This year at the 2017 Lectora® User Conference, Karl Kapp joined us in Cincinnati, Ohio, as the keynote speaker. Karl Kapp, Ed.D., is a researcher, author, speaker, professor, learning expert, and designer of instructional games.
At LUC 2017, Karl kicked off the conference with a fantastic interactive presentation, “Mission Possible: Creating Learner Engagement.” He involved the audience in a search for the missing game designer—who held the clues to solve the mystery of the secret to engaging learning.
Above: Karl’s keynote presentation at LUC 2017.
By using an interactive presentation format, Karl demonstrated many of the learning techniques that he was talking about. For example, Karl divided the audience into two search parties, or teams. Then he asked the audience to choose the order of topics to investigate from an interactive map.
In addition, Karl presented research to support the points he was teaching about game-based learning and strategies to increase learner engagement.
At #LUC2017 watching keynote, Karl Kapp. Love the validation that what we’ve been telling clients is on point. Activities make the learning!
— Jane Erwin (@JaneErwin2016) May 3, 2017
#luc2017 use games to teach higher level concepts leads to higher impact learning. Need interactivity. More engagement
— Heidi deCastro (@eChick_Heidi) May 3, 2017
— Andy Lockwood (@RandomGauge) May 4, 2017
Above: LUC 2017 attendees share enthusiasm for the keynote on Twitter.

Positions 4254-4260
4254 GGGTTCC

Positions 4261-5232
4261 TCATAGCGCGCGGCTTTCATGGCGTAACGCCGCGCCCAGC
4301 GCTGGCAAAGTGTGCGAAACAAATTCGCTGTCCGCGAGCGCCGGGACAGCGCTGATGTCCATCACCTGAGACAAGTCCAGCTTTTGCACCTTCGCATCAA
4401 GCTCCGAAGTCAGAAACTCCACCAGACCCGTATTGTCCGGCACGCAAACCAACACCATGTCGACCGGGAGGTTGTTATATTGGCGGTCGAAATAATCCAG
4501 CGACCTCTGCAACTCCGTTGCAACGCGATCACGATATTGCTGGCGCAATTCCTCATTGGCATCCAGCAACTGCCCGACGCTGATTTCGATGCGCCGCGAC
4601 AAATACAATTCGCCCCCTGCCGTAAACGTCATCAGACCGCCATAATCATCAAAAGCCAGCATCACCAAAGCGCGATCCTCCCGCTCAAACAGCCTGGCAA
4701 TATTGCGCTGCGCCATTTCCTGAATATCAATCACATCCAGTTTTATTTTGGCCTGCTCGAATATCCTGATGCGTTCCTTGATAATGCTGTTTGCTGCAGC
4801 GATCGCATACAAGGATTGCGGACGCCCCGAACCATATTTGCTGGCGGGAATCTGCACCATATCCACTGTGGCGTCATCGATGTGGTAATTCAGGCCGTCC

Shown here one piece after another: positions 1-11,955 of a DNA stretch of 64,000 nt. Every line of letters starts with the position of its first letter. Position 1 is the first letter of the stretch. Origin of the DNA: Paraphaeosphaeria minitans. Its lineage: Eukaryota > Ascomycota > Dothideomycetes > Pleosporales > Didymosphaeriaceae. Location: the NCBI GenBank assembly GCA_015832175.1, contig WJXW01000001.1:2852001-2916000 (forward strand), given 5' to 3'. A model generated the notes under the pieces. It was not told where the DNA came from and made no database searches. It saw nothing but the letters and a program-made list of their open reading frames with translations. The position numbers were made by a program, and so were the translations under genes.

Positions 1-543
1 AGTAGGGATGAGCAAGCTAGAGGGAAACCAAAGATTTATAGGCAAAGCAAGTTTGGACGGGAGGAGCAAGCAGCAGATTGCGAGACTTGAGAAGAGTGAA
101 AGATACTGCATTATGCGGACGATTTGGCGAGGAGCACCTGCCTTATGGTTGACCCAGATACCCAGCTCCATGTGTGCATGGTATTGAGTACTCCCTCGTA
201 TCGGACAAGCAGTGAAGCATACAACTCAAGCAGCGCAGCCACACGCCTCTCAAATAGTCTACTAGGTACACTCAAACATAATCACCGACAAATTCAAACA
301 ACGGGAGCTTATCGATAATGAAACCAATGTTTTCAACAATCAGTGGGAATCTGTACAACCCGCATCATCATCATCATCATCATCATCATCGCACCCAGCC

Here are a few takeaways from Karl’s “Mission Possible: Creating Learner Engagement” presentation:
- Game-based learning has an 11% higher retention rate than declarative knowledge.
- Karl says to “use games for higher level thinking and higher level processing.”
- He also says, “We don’t need everything to be a game. What we need is a higher level of interactivity… and engagement in the learning process.”
- Risk (or mock risk) gets learners emotionally involved. Karl explained, “No risk or danger equals no skin in the game.”
- Failure is not only an acceptable way of learning, but it’s an important part of the process. We learn more from failure than we do from success.
- Use a test as a tool for learning and to reinforce learning—not just for evaluation. Retrieval practice alone can provide improved recall performance by as much as 10-20%.
— kkapp (@kkapp) May 3, 2017
Above, from left to right: Karl Kapp, Bloomsburg University, Zoa Bonofiglio and Andy Lockwood from Auto-Owners Insurance.
Thanks for your engaging keynote presentation, Karl! If you’d like to check out the keynote resources, Karl shared them over on his blog, Kapp Notes.